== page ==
WALL Street rose yesterday as energy shares rallied on higher oil prices as the United States and its allies edged closer to military action against Syria.
Trading volume was thin and came after a drop in the S&P 500 index on Tuesday to its lowest in two months. Yesterday stocks recouped some of the losses as traders bought energy stocks, which rose on a spike in oil prices as markets feared supply interruptions from the Middle East.
Energy shares rose 1.8 per cent, by far the biggest gainer among S&P 500 sectors. Chevron gained 2.5 per cent to $121.81 while Exxon Mobil was up 2.3 per cent to $88.84. The two provided the biggest lifts to the Dow industrials and the S&P 500.
Brent crude gained 1.4 per cent while US crude futures rose 0.4 per cent and are up 5.3 per cent over the past five sessions as investors fret any military action could create supply problems. During the session, oil hit its highest since May 2011.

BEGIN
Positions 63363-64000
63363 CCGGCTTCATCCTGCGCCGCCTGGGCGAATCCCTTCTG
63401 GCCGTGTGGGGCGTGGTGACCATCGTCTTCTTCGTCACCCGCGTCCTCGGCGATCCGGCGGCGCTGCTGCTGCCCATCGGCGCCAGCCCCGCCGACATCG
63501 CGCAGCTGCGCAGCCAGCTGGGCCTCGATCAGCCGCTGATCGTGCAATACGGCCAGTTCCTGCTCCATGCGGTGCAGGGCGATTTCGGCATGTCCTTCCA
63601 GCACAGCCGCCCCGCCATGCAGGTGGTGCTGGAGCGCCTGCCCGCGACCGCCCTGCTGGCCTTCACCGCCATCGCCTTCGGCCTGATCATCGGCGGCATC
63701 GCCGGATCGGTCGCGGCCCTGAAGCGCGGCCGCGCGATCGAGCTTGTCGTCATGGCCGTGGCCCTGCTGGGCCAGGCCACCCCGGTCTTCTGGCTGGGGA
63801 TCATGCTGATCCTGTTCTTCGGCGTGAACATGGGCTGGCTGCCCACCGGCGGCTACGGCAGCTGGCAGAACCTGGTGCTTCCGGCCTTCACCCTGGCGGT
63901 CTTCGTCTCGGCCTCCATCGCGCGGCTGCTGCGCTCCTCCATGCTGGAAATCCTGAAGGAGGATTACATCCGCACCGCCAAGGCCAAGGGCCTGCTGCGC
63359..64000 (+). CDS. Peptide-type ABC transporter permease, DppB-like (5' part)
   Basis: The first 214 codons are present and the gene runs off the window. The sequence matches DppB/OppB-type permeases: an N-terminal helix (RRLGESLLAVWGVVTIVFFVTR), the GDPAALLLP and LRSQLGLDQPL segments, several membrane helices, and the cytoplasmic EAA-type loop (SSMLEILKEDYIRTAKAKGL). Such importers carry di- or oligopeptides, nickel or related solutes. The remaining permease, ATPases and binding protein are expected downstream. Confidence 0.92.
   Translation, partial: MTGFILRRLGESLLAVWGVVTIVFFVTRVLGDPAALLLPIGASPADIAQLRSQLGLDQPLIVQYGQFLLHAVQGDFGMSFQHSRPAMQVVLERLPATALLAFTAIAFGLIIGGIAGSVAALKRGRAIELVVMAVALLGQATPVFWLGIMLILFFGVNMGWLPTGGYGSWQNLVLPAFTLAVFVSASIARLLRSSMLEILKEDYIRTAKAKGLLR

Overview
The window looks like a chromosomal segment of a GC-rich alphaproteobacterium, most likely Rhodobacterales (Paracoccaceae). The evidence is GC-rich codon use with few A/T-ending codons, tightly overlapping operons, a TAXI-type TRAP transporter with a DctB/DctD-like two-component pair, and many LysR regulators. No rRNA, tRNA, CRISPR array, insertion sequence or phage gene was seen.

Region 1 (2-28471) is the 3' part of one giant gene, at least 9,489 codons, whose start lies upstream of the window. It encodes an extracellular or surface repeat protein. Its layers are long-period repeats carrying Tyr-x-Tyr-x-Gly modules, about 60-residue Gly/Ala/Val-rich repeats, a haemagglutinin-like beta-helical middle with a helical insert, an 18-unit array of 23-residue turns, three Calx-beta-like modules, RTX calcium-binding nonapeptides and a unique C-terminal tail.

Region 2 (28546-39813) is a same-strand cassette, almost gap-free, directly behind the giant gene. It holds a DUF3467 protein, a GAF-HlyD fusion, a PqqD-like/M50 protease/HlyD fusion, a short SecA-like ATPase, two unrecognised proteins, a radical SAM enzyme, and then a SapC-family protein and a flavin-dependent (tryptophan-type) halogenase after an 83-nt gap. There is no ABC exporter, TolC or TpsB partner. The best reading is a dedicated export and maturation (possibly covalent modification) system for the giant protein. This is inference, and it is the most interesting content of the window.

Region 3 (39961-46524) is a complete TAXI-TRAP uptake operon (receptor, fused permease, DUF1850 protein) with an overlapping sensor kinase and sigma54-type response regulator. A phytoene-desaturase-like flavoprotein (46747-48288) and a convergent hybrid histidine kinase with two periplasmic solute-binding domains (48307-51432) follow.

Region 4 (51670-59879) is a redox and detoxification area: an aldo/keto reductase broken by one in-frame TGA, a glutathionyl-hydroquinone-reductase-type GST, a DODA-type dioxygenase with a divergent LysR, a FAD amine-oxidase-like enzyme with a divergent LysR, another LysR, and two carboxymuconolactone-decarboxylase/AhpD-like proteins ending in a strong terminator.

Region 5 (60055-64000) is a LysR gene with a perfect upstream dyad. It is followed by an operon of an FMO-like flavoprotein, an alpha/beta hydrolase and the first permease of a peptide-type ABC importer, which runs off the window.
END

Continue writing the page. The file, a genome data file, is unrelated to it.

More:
“If you want a hedge against Middle East uncertainty, energy shares will serve you well,” said Jim McDonald, chief investment strategist at Northern Trust Global Investments. At the UN Security Council, Britain sought authorisation for military action for an alleged poison gas attack against Syrian civilians by President Bashar al-Assad’s government. US officials described plans for multinational strikes that could last for days.
The CBOE Volatility Index, a measure of investor anxiety, fell 2.4 per cent, though it remains up more than 17 per cent on the week.
The Dow Jones industrial average was up 48.38 points, or 0.33 per cent, at 14,824.51. The Standard & Poor’s 500 Index was up 4.48 points, or 0.27 per cent, at 1,634.96. The Nasdaq Composite Index was up 14.83 points, or 0.41 per cent, at 3,593.35.